“Assumptions, whether true or false, regarding eating disorders in the LGBT community often stem from various sociocultural perspectives,” says Troy Roness, international activist and educator for eating disorders, GLBT issues, and healthy body image, and currently serving as the first male member on the board for the National Eating Disorders Association (NEDA).
“I don’t believe that whether you identify as lesbian, gay, bisexual, or transgender that we should assume one thing or another about eating disorders or the statistics attached with them. Let’s face it, we all struggle with body image in some form or another; and unfortunately, body image concerns are only becoming worse. “
NEDA recently compiled multiple findings on eating disorders in the GLBTQ community. Eating disorders are certainly not limited to the GLBT community, with the most recent report that 20 million women and 10 million men affected by various eating disorders in the U.S. alone.
However, NEDA reports that the prevalence of various eating disorders is significantly higher in sexual minorities (read: the GLBT community) than among heterosexuals. Roness says that of those 10 million men, many studies have shown that up to 42 percent of the men diagnosed were gay or bisexual; another study outlined the ratio of gay men to straight men with eating disorders as being as high as six to one.
Furthermore, gay males were seven times more likely to binge and 12 times more likely to purge than surveyed straight males. Gay and bisexual adolescents were significantly more likely to have fasted, vomited, or purged in another manner than heterosexual peers.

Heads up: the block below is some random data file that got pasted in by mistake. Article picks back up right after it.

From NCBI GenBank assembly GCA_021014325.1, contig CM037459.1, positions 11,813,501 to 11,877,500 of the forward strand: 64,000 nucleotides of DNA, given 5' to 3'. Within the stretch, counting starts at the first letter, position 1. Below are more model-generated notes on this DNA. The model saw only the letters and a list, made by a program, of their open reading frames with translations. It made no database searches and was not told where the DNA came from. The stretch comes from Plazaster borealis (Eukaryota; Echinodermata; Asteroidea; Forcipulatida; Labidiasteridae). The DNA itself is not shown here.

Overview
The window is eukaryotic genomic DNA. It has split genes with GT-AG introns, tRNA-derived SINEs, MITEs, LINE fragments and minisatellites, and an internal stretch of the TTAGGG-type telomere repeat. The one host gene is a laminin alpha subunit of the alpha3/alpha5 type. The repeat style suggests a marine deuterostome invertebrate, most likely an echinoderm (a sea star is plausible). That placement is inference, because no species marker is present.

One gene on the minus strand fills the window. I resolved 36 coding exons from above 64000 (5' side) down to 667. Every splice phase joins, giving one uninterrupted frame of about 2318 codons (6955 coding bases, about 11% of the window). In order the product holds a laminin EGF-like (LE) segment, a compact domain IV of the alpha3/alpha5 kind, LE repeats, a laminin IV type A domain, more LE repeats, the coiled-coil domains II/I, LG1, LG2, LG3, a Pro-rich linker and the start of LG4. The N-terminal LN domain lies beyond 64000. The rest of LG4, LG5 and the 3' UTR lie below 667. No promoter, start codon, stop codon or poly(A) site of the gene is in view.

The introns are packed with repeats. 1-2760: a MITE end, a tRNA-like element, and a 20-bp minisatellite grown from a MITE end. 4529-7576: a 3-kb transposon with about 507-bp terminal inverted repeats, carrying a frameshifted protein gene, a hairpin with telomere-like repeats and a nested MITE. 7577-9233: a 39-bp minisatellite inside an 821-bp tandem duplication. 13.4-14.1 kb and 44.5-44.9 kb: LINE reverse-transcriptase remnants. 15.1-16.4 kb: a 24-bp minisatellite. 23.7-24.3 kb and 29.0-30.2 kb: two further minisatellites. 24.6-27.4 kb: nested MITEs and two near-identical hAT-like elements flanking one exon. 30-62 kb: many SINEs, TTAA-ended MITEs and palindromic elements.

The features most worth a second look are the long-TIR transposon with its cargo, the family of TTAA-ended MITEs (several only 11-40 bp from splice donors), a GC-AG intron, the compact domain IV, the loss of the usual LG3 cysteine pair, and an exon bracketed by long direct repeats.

Among all men, though, the rate of either past or current experience with an eating disorder is close to one in three, instead of the previously thought one in 10. This is signifying that men, regardless of sexuality, are increasingly making up the numbers of those diagnosed. NEDA is also reporting that men are more likely to have been overweight before the onset of an eating disorder (as opposed to a healthy weight at onset for women). Men are also more likely to use excessive exercising as a form of purging than women, and 33 percent of adolescent males use unhealthy weight control behavior.
This is in stark contrast to NEDA’s reports on lesbian and bisexual women. Roness says that research involving women who identify as lesbian are mixed; but most indicate no significant differences with their heterosexual counterparts concerning the number of eating disorders.
While NEDA’s research indicated that lesbian women seemed to experience less body dissatisfaction overall, females identifying as lesbian and bisexual were still at a higher risk of binge-eating than their heterosexual peers, with research showing double the rate of binge-eating than straight peers. Elevated rates of purging by laxative abuse or vomiting were also found among lesbian and bisexual girls as compared to heterosexual adolescents.
Following this trend, Roness says the transgender community faces extremely high levels of body dissatisfaction, which, in effect may prompt large numbers of eating disordered behaviors. Despite the disappointing lack of research in relation to transgender individuals and eating disorders, Roness says there has been mention of male-to-female persons developing eating disorders more frequently due to the perceived notion of needing to be “skinny” or “small.”